has added a great deal of soft skinned vehicles to their range recently, specifically World War Two soft skinned vehicles covering both trucks and cars. In this review I get to take a look at the Daimler Benz designed G4 in 1/35th scale. This vehicle was initially designed for the German Army; however it proved to be too expensive and overly complicated for mass production. The result of this was that only 72 G4ís were built with production being halted in 1939. The vehicles that were built were primarily used by members of the ruling elite and the highest ranking military officers. I have noticed that the number of cars said to have been built does vary wildly.
The model is packaged in a self sealing plastic bag, which is then packaged in a suitably sturdy box with an artistís impression of the model on the front. The box is of a suitable standard to cope with reasonable handling in these days of internet shopping. In the box you will find;
- An A4 sized instruction booklet
- A decal sheet
- 5 tan sprues
- 1 clear sprue
I am going to start this review by looking at the contents of the sprues. The moulding quality is as expected for a new model with no flash to contend with, there are however ejector pin marks on all of the larger mouldings, also present are a lot a flow lines on the larger parts. The ejector pin marks are minimal, shallow, and small; I believe the reason there are ejector pin marks is because ICM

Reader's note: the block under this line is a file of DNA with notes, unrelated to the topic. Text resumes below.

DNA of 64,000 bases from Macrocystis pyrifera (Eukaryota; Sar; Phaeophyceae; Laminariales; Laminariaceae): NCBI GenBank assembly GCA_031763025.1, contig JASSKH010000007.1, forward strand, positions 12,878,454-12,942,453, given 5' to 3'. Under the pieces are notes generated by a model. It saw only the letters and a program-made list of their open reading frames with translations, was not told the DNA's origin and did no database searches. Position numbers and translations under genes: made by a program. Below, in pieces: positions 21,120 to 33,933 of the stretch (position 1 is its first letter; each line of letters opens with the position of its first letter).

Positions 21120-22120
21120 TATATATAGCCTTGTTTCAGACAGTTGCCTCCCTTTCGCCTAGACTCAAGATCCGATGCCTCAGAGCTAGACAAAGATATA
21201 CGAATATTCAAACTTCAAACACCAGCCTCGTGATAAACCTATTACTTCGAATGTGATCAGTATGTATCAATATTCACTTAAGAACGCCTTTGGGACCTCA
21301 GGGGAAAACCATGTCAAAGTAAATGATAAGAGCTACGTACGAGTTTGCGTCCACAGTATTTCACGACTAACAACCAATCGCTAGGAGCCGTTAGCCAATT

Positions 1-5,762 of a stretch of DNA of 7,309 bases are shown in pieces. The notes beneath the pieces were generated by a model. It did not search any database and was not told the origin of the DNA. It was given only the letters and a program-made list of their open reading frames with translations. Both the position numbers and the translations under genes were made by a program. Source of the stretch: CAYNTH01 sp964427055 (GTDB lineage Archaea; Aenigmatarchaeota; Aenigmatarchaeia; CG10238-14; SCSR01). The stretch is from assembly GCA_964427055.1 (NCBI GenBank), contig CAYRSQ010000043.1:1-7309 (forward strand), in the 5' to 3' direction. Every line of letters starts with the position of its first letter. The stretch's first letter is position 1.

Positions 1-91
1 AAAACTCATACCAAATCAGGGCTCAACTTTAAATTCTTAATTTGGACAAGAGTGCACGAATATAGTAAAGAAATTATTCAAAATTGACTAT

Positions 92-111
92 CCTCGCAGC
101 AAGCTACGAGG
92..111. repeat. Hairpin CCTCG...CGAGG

for the most part does not use moulding nipple on their products, and this results in larger moulding being marked during removal from the moulds. The flow marks in the mouldings do not I believe require any work to remedy, as I am unable to locate any deformations in the structures. Due to the sprues all be packaged in a single bag has resulted in the two front mudguards and riding boards breaking away from the sprue; the gates holding the parts on the sprue are small and so broke free at these points without causing any obvious damage.
The decals for the kit seem acceptable with good colour for the most part, however there are some issues; not all of which are the fault of ICM
. The registrations offered for the car are good; being clear and precise. The flags for the car show excellent detail but unfortunately the swastika that should be in the centre of both of the flags has been omitted; while I understand that the symbol offends some I believe that model companies should give their customers the choice of using or not, the exception of course are certain countries where the image is banned by law and is why I do not blame ICM
. There are also the dials for the dashboard included with the decals, unfortunately the dial detail has not been printed in my sample.
The instructions for this model consist of 12 pages, and uses the line drawing method of instruction to guide you through construction. The front page of the instruction booklet provides a short introduction in two languages, and provides some guidance and warnings again in two languages. Also on this page is a paint guide using model master paints and also provides the colours names. The next page provides a sprue guide and highlights parts that are not utilised. The construction of the model is then covered in 9 pages and 40 steps. The last page of the instructions covers the painting of the model and has two options which are;